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Association between inflammatory markers and serum paraoxonase and arylesterase activities in the general population: a cross-sectional study

Abstract

Background

Recent studies focused on modulating factors of paraoxonase-1 (PON1) activity. In some studies the association between pro-inflammatory markers and PON1 activity was examined, but so far no population-based investigations on this issue have been conducted. The present study investigated the relationships between the pro-inflammatory markers tumor necrosis factor (TNF)-α, leptin, interleukin (IL)-6, and high-sensitive C-reactive protein (hs-CRP) and paraoxonase and arylesterase, two hydrolytic activities of PON1, in the population-based Bavarian Food Consumption Survey II.

Methods

Based on 504 participants (217 men, 287 women), the relationship between the pro-inflammatory markers and the outcomes paraoxonase and arylesterase activities were investigated using multivariable linear models.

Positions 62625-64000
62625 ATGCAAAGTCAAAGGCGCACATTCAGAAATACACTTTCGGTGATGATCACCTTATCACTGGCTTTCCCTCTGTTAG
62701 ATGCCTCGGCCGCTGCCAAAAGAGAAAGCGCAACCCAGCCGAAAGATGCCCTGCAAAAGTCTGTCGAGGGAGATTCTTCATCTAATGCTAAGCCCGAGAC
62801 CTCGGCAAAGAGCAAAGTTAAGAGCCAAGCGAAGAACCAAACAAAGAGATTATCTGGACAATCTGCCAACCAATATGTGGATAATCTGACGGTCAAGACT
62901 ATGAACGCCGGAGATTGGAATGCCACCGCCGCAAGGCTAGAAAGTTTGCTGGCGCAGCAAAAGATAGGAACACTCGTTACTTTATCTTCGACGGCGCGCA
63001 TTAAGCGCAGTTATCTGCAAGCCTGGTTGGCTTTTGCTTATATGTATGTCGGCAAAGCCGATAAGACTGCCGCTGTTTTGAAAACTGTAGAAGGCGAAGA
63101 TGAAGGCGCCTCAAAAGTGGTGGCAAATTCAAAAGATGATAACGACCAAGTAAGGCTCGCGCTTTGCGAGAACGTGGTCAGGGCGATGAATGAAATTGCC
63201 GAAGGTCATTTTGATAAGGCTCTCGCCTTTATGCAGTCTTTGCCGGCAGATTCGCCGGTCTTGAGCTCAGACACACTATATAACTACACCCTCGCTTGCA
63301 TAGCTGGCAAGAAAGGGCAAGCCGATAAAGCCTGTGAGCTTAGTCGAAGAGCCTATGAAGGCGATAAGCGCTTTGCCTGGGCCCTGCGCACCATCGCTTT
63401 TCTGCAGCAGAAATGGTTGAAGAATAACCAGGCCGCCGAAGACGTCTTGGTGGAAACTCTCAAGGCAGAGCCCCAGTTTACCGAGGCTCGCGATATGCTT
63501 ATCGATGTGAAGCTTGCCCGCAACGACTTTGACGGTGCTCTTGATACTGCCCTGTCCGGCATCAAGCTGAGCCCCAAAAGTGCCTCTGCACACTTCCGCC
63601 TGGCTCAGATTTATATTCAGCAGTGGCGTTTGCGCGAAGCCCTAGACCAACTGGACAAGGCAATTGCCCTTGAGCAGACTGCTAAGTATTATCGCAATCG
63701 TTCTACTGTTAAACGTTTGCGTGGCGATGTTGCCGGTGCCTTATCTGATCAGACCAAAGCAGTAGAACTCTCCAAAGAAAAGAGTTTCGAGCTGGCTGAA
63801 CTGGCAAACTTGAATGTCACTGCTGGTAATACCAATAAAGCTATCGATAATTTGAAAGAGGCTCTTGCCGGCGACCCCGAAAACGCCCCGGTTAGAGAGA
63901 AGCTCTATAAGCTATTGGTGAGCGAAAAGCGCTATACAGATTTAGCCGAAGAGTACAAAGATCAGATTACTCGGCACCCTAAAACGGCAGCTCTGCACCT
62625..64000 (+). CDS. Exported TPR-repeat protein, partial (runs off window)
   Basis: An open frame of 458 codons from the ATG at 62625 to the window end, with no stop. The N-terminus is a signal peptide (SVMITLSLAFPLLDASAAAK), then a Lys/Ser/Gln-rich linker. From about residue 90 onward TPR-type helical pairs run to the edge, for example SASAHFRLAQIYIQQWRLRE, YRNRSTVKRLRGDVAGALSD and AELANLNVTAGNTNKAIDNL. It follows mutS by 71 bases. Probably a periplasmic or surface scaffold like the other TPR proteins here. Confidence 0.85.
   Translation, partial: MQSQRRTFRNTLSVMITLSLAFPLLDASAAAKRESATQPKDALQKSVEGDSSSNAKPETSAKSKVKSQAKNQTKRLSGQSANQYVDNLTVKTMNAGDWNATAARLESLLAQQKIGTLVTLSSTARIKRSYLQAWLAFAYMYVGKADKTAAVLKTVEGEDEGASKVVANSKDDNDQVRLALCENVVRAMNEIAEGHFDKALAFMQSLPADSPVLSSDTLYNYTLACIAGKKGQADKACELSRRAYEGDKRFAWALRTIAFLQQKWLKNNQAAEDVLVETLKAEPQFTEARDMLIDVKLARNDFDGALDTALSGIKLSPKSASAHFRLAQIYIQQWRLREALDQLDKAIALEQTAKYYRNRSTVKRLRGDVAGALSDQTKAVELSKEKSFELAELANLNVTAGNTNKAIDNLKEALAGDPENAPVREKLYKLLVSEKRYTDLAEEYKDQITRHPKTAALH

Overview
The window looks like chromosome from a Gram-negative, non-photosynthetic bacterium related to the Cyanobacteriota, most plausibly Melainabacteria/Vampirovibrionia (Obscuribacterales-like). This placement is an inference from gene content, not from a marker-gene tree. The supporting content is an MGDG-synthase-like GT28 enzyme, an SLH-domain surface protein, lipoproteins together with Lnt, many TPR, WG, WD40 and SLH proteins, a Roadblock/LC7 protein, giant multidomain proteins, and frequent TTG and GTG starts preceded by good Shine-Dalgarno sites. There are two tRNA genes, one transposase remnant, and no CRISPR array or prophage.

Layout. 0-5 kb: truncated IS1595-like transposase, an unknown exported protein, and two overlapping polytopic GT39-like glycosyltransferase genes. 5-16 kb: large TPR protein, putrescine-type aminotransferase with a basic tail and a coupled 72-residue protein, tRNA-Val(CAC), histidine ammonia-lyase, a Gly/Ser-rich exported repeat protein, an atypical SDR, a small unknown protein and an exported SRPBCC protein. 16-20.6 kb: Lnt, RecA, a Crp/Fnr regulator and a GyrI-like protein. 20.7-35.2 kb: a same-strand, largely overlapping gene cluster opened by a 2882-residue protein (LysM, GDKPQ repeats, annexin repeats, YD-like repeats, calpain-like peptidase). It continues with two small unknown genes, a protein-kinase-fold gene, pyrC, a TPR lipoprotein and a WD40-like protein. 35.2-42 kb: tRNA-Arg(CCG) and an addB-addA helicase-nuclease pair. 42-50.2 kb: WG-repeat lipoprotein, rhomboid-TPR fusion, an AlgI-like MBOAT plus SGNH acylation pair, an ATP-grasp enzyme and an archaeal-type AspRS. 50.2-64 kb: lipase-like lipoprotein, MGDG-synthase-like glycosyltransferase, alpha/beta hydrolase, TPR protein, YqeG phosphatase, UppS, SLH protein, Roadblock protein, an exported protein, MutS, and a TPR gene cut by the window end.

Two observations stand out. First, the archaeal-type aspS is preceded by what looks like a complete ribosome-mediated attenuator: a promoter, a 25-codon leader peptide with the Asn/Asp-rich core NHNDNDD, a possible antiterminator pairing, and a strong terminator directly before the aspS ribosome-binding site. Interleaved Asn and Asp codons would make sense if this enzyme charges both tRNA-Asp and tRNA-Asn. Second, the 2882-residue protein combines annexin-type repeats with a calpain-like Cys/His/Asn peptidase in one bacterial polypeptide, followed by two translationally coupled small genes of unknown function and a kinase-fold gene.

Results

Circulating plasma levels of leptin (P-value < 0.0001), hs-CRP (P-value = 0.031) and IL-6 (P-value = 0.045) were significantly non-linearly associated with arylesterase activity. Leptin levels were also significantly associated with paraoxonase activity (P-value = 0.024) independently from confounding factors, including high-density lipoprotein (HDL) cholesterol. With increasing levels of these inflammatory parameters, arylesterase and paraoxonase activities increased; however, at higher levels (> 75th percentile) the activities reached a plateau or even decreased somewhat. After Bonferroni-Holm correction, only leptin remained non-linearly but significantly associated with arylesterase activity (adjusted overall P-value < 0.0001). Neither age nor sex nor obesity modified the associations. No association was found between TNF-α and paraoxonase or arylesterase activity.

Conclusions

The present findings suggest that in persons with very high levels of inflammation, PON1 activity may be impaired, a fact that might subsequently be accompanied by a higher risk for cardiometabolic diseases. Whether or not the measurement of PON1 activity in combination with a lipid profile and certain inflammatory markers could improve the prediction of cardiometabolic diseases in middle-aged individuals from the general population should be evaluated in clinical studies.

Background